If it doesn’t- you find out when the engine begins to fail.

Which is expensive on either side of the pond.

So…roll the bones with the cheapo?

Or pick something that you know works?
 

Astro14

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Instead of asking to be schooled, start reading. The entire front page of the site is filled with articles. Some examples.



 

hooblah

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If the oil is on the MB Bevo list, you know it will work as specified.

If the oil is not (your cheapo) then you don’t know if it will work.

If it doesn’t- you find out when the engine begins to fail.

Which is expensive on either side of the pond.

So…roll the bones with the cheapo?

Or pick something that you know works?

I understand where you're coming from, but equally that's just bollocks.

The cheapest oil will not cause engine failure. I've never heard of that. It will however cause failure when pushed beyond its limit. And that's not going to happen with a daily.

Astro, many thanks for the links. I'll do some reading.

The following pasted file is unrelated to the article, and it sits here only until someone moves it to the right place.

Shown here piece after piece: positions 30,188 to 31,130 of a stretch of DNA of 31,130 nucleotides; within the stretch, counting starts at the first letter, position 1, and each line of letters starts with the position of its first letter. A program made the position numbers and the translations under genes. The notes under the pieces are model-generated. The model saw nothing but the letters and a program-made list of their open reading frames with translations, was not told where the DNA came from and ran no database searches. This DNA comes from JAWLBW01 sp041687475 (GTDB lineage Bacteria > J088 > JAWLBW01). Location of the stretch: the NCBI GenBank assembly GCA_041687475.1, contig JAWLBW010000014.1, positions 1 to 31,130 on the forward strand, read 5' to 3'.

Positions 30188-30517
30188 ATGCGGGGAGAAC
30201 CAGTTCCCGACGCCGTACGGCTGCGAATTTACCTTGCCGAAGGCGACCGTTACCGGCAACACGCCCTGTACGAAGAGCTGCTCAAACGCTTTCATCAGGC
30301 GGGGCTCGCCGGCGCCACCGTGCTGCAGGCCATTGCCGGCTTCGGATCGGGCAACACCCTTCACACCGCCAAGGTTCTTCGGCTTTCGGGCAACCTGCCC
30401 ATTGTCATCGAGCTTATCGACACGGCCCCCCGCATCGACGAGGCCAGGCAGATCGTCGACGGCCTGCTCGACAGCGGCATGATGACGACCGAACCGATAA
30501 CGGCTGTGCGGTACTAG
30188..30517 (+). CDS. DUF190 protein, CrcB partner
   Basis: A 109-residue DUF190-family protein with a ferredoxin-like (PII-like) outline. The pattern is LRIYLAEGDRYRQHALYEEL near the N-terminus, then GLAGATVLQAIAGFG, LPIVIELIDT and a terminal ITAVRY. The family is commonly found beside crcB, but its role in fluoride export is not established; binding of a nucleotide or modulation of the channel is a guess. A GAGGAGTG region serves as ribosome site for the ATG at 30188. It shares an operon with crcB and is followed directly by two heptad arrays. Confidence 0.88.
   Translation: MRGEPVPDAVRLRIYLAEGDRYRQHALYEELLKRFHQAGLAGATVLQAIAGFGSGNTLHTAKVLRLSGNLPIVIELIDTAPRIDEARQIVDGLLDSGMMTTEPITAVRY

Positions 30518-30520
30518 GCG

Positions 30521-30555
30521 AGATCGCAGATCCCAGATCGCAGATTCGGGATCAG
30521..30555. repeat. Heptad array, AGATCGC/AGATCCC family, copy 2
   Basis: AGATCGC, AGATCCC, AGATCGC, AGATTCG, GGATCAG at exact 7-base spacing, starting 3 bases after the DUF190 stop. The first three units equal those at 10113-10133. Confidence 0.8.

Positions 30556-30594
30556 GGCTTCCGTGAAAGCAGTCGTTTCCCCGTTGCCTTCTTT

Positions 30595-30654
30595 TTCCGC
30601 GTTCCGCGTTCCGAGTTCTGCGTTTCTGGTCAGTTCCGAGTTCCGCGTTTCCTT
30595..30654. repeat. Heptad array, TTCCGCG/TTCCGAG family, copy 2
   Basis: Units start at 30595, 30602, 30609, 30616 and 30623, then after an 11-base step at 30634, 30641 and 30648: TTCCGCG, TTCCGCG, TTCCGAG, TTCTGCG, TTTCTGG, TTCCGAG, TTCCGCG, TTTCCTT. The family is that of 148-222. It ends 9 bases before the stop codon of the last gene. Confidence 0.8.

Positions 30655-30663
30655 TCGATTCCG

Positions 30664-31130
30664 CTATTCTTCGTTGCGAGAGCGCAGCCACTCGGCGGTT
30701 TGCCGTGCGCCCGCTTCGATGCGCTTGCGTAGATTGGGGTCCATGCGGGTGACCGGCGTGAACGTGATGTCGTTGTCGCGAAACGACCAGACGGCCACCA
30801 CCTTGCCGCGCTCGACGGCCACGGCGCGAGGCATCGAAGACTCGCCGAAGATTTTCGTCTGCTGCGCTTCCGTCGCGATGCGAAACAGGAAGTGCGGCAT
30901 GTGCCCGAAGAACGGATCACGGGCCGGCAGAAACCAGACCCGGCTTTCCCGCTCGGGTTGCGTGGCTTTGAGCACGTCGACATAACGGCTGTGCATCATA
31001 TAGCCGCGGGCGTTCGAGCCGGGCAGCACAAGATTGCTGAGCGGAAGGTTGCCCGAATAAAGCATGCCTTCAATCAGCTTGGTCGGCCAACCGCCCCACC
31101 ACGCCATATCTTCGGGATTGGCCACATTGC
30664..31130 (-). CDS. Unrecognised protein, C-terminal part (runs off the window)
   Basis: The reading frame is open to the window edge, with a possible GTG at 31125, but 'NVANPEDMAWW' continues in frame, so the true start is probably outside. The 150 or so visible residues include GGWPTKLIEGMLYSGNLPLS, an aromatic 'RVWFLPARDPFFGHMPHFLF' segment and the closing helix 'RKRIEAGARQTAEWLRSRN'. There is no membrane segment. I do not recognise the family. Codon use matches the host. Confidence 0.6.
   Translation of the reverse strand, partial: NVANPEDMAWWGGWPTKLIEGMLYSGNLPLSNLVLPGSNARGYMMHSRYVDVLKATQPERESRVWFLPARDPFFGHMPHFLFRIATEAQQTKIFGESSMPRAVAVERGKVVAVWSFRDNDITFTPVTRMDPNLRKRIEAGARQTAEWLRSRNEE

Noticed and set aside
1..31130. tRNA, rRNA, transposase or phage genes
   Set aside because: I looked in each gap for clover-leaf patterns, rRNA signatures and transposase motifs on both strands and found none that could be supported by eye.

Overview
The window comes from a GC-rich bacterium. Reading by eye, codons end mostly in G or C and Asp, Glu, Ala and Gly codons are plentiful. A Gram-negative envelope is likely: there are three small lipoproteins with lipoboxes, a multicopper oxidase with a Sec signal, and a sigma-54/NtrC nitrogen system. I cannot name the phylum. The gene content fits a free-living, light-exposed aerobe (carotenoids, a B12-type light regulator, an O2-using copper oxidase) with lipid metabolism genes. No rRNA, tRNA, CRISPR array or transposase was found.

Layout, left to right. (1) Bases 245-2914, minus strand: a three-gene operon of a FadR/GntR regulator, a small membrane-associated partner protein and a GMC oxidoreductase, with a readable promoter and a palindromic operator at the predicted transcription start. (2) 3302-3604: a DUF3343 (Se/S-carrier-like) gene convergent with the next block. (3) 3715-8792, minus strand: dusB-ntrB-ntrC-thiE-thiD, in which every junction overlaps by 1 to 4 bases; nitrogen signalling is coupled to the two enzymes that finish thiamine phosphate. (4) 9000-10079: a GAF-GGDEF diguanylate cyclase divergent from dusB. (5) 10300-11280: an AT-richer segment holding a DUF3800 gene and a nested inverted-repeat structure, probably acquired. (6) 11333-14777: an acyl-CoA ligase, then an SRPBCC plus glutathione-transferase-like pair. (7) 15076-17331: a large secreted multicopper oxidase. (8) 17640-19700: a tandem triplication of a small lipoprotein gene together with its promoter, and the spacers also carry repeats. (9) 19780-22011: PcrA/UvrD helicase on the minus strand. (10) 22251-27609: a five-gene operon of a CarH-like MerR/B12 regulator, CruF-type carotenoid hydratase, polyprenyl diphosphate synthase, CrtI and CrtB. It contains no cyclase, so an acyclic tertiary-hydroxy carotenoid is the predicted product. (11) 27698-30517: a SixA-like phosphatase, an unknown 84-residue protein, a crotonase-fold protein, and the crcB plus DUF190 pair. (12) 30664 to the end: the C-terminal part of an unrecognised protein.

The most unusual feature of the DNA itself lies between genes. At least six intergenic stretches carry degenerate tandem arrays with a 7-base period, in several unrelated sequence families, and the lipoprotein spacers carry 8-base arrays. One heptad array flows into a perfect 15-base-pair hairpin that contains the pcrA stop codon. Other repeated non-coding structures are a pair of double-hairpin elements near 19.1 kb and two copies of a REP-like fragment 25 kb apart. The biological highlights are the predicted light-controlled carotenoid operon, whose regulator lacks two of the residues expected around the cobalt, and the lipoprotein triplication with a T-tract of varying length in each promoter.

From what I've read so far in this thread and from various others, it seems like a lot of you are anal about oil to the nth degree. There are bigger things to worry about. I'll get the cheapest FS oil available and call it a day. It's a daily, not a highly strung race engine.
 
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From what I've read so far in this thread and from various others, it seems like a lot of you are anal about oil to the nth degree. There are bigger things to worry about. I'll get the cheapest FS oil available and call it a day. It's a daily, not a highly strung race engine.
So we’re done here?
 
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I understand where you're coming from, but equally that's just bollocks.

The cheapest oil will not cause engine failure. I've never heard of that. It will however cause failure when pushed beyond its limit. And that's not going to happen with a daily.

Astro, many thanks for the links. I'll do some reading.

From what I've read so far in this thread and from various others, it seems like a lot of you are anal about oil to the nth degree. There are bigger things to worry about. I'll get the cheapest FS oil available and call it a day. It's a daily, not a highly strung race engine.